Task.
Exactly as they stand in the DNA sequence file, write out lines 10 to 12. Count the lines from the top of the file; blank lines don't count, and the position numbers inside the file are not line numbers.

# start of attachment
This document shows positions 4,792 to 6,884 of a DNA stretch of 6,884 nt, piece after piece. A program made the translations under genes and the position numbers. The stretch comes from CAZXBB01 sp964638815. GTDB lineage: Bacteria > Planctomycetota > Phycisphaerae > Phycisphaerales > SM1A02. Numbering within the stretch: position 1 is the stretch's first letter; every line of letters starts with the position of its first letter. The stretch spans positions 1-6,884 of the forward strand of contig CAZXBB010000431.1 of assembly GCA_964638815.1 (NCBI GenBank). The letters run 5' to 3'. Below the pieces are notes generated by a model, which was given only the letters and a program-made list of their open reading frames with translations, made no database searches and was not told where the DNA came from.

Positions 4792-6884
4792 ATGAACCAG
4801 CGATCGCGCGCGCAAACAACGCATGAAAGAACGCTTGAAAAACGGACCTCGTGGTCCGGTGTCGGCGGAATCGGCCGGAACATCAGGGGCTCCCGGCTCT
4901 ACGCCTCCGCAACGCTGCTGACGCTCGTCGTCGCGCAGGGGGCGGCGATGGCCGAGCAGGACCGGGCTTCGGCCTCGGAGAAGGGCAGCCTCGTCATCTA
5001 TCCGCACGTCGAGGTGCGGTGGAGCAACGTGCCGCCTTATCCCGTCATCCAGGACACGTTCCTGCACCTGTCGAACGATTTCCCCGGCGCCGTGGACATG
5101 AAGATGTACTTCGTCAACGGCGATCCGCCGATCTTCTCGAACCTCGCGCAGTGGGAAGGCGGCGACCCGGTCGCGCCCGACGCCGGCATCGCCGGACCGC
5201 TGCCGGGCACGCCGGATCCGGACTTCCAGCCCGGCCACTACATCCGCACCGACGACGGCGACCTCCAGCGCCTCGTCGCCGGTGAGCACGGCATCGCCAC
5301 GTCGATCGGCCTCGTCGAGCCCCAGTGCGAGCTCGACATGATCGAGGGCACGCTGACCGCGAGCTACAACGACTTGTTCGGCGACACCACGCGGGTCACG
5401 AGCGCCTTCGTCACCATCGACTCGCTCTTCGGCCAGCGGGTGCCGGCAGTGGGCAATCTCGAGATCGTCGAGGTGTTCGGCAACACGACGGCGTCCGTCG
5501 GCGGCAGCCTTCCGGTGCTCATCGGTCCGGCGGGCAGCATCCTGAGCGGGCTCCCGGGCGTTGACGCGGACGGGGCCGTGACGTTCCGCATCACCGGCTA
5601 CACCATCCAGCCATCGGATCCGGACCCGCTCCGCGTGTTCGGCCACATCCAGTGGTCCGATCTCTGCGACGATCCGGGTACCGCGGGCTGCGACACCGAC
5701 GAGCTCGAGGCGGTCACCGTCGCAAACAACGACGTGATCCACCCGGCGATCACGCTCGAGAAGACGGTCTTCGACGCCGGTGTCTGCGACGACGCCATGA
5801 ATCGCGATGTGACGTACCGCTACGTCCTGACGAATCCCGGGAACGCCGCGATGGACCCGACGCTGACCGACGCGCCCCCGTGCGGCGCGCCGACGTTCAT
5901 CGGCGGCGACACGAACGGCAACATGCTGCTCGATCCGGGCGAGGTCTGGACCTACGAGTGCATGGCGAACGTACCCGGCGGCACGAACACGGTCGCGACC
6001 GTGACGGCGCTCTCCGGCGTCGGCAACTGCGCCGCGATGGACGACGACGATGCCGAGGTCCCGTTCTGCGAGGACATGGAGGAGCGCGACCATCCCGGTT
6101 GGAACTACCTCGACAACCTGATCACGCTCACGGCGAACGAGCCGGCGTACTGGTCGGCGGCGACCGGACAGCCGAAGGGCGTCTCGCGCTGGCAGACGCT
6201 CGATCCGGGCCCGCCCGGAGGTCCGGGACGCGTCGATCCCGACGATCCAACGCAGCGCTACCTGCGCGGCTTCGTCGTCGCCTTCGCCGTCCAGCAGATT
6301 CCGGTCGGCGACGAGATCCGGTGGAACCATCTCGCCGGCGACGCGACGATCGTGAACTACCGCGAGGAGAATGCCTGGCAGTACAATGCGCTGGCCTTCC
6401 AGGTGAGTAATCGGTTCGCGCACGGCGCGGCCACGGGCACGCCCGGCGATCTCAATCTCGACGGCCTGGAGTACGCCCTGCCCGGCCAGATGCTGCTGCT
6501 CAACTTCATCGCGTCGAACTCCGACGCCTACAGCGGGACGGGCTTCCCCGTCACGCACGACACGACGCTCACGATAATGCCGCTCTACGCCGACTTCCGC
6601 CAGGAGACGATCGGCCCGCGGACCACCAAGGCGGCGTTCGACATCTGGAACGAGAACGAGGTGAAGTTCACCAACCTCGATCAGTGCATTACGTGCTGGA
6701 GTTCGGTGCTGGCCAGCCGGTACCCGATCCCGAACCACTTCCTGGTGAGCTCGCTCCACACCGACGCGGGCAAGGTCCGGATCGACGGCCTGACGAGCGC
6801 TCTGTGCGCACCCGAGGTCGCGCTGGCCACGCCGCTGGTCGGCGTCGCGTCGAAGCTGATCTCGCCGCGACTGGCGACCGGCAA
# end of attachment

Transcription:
5401 AGCGCCTTCGTCACCATCGACTCGCTCTTCGGCCAGCGGGTGCCGGCAGTGGGCAATCTCGAGATCGTCGAGGTGTTCGGCAACACGACGGCGTCCGTCG
5501 GCGGCAGCCTTCCGGTGCTCATCGGTCCGGCGGGCAGCATCCTGAGCGGGCTCCCGGGCGTTGACGCGGACGGGGCCGTGACGTTCCGCATCACCGGCTA
5601 CACCATCCAGCCATCGGATCCGGACCCGCTCCGCGTGTTCGGCCACATCCAGTGGTCCGATCTCTGCGACGATCCGGGTACCGCGGGCTGCGACACCGAC